Alice Mullaly

As It Was Contributor

Alice Mullaly was raised in the same Central Point home where she lives today with her husband, Larry. A graduate of Crater High School, Oregon State, and Stanford universities, she taught mathematics for 42 years in high schools in Nyack, New York.; Mill Valley, California, and at Hedrick Junior High School in Medford. She retired from Southern Oregon University where she trained new mathematics teachers. Mullaly’s husband was also a teacher as are her two daughters. Her husband is a Southern Pacific Railroad historian, and both of them enjoy hunting for “the story” in primary sources. Alice’s mother was an early member of the Southern Oregon Historical Society, and Alice has been an SOHS volunteer for nearly 30 years. She enjoys the puzzles people bring to the Research Library, the source of many of her “As It Was” stories.

A picket line went up in front of the Holly Theater in Medford, Ore., on a Saturday afternoon in late March 1946.

A sealed lead tube containing a document wrapped in oiled silk is buried on Crater Lake’s Wizard Island, lying there undisturbed for 100 years. The Knights of Pythias planted it there when scores of Knights from all over the Northwest and Northern California met on Aug. 18, 1915, to initiate 26 new members. The Knights of Pythias is a fraternal organization that holds members to lofty ideals.

Sheep provided essential wool clothing for early Oregon pioneers, but only the Hudson’s Bay Company had any sheep.  In 1842 Jacob Leese broke the company’s monopoly by driving a flock of 900 sheep from San Francisco to the Willamette Valley. It was quite a trip.

Newspapers called them the “Tarzans of Dark Hollow.”  In April 1937 the two Harris boys, 14-year-old Robert and 10-year-old David, 10 ran away from home and began living off the land behind their home in Dark Hollow, Ore.

In Jack London’s 1912 novel of the Yukon gold rush titled Smoke Bellew, one character, Little Man, shares his hopes for a Rogue Valley future.  Here is an excerpt:

Medford, Ore., had so many people coming to see the wonders of the Rogue Valley that in 1909 hotel rooms filled early every day, and the Southern Pacific Railroad was allowing people to camp on the station grounds.

Trains don’t fly, but one regularly received a green light from the airport control tower in the early 1950’s in Medford, Ore. It happened like this:

Audio Pending...

Riders lampooned the Rogue River Valley Railroad, a 6-mile line joining Medford and Jacksonville Oregon, and its owner Bill Barnum.  What follows is a song from 1909, written to the tune of “It’s Just the Same Old Moon.”

It came out of the sky like a huge dragonfly and skimmed to a halt on the visitor flight line at the Medford, Ore., Airport on June 6, 1932.  Spectators saw with amazement their first Pitcairn Auto-Gyro, a forerunner of the helicopter.

Railroad accidents were common around 1900, but few as amazing as Frank Smith’s fall in 1932 in front of an advancing train on the Rogue River Valley Railroad in Medford, Ore.  Here’s how the Jacksonville Miner newspaper reported it:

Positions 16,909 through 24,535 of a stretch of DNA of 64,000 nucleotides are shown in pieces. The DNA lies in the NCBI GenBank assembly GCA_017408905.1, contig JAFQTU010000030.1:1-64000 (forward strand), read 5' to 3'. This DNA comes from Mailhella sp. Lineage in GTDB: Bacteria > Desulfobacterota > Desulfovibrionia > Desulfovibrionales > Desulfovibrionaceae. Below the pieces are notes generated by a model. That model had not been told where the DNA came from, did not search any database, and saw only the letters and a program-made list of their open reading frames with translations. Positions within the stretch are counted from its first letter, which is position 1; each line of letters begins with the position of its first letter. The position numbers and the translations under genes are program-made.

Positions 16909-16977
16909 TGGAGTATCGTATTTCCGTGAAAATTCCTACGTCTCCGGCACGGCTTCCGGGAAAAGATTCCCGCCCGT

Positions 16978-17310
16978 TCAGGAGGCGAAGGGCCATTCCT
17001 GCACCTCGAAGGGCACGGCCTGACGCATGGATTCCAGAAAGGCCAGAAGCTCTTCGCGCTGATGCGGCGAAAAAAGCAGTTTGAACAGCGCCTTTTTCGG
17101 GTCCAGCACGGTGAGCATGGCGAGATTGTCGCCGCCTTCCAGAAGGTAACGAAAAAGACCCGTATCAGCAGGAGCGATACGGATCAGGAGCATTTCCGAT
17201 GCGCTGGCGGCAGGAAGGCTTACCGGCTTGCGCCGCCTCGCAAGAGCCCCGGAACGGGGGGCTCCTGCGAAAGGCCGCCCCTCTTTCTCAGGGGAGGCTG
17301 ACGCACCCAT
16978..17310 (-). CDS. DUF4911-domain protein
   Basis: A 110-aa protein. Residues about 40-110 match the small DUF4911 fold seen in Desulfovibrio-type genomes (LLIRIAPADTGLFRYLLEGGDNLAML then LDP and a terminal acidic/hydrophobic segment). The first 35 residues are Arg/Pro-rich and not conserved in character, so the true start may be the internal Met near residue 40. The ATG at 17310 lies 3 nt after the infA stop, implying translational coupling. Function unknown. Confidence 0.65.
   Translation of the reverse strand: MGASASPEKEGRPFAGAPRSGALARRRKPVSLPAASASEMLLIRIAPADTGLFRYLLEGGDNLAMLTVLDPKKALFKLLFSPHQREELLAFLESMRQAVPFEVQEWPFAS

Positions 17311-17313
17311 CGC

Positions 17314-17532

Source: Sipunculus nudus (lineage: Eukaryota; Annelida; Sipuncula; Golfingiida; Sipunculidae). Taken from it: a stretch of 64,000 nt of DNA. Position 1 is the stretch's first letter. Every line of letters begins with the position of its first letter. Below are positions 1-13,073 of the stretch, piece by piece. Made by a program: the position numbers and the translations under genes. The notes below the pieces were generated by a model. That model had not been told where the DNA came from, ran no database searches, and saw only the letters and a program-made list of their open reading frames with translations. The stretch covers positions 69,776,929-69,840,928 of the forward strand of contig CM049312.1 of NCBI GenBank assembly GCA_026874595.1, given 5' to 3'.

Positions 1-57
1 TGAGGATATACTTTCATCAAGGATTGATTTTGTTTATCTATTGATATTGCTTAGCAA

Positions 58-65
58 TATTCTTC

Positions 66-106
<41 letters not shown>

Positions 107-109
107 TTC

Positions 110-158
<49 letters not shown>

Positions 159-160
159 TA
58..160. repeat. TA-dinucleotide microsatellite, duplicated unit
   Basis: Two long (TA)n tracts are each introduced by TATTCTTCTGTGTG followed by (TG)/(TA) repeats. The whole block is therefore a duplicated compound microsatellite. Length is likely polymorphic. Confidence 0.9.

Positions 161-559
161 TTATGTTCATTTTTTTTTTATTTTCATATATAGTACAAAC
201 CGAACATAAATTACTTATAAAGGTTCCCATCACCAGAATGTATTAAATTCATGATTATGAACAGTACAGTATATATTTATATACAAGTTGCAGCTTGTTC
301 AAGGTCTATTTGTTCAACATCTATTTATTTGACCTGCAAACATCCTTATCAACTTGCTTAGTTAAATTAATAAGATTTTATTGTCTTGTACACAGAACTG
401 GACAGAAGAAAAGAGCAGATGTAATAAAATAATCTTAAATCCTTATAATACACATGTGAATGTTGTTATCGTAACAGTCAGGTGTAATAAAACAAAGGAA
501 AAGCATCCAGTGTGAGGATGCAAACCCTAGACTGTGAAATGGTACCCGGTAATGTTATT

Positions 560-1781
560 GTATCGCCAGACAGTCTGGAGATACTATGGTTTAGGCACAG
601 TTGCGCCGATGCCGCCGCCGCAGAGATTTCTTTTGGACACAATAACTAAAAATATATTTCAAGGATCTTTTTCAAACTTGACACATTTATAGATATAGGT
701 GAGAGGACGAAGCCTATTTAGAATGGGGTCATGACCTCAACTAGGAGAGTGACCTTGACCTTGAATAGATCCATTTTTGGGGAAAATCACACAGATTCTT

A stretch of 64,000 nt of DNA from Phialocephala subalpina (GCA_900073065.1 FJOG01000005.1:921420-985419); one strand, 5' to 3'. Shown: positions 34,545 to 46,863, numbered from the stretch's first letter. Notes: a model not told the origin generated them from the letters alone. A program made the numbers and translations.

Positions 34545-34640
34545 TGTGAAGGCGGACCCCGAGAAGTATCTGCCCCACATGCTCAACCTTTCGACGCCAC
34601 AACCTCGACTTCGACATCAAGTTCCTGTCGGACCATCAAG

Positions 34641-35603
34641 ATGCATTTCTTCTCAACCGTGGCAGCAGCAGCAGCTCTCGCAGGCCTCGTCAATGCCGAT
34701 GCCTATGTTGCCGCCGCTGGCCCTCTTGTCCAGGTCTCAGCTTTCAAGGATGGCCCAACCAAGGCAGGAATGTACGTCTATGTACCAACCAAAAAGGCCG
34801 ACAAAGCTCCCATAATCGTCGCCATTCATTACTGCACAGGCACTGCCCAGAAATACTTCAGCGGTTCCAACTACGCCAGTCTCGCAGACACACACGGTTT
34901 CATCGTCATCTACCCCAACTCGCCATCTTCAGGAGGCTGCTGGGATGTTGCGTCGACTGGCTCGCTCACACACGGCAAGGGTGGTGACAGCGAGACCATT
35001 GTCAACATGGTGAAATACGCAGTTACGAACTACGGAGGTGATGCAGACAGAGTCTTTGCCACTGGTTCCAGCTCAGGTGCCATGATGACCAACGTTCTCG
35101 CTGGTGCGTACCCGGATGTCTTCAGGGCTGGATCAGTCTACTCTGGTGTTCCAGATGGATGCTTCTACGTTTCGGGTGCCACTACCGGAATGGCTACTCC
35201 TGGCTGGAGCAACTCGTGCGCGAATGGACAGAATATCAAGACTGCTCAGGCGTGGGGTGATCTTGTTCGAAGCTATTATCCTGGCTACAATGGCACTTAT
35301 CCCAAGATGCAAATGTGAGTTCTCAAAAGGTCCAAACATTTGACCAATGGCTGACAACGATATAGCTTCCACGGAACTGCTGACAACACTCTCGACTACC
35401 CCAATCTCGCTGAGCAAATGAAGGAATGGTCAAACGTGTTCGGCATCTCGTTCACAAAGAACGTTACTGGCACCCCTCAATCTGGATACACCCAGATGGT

As Ashland, Ore., became a railroad center after 1890, women seized on an unusual opportunity to prosper. Inexpensive vacant lots between the town and the railroad offered widows, divorcees and other single women a chance to buy property and rent out homes to itinerant railroad workers and their families.


Foots Creek, Ore., was an important mining district in 1884 when Silas Draper applied for a post office there. A miner and rancher for many years on Foots Creek, Robert Cook, learned the business, and in 1886 was appointed postmaster at the age of 62.


Patriotism and boosterism were terms applied to the life of J. F. Reddy of Medford, Ore. A Spokane pioneer, he came to Medford in 1903 to sell the Blue Ledge Mine, and stayed.

One old man was the champion drinker of Cinnabar Springs water in 1907 when Drew Clarin’s family came from Portland to spend two months at the resort, located just two miles from the Oregon-California border above Beaver Creek.  He could drink a quart-size tomato can of spring water in one touch to the lips.

J. D. Nunnally was a traveling man.  In July 1877, his travels had taken him to Roseburg, Ore. From there, he wrote back to his San Francisco newspaper, the Pacific Rural Press:


In 1861, Sarah Slagle York and her husband moved to a home on Southern Oregon’s Applegate River where they raised 12 children. Years later Sarah wrote down her memories of that time.  Here is one of her stories.


Having two teachers with doctorates teaching at a one-room school is unusual, but it happened in 1910 at the West Side School located between Central Point and Jacksonville, Ore.


When Dr. A. Erin Merkel became the public health officer for the Jackson County Board of Health in 1937, eight mothers were dying out of every 1,000 live births, the highest rate in the state of Oregon. When Dr. Merkel retired in 1971, no mothers had died in the previous 8,000 live births.


Robert Oglesby, driver of the Paisley-Lakeview stage tore into town late on the night of Dec. 20, 1901, to report the stage had been robbed. The sheriff returned with Oglesby to the Lakeview, Ore., cemetery  just outside of town and found the empty mailbags just inside the fence.  One hundred dollars in gold and currency was missing.

Austie Barron’s grandfather, Major Barron, arrived in the Rogue Valley in 1851 and took out a donation land claim a few miles south of Ashland, Ore.  He built a hotel and stage stop and developed a large cattle and sheep operation.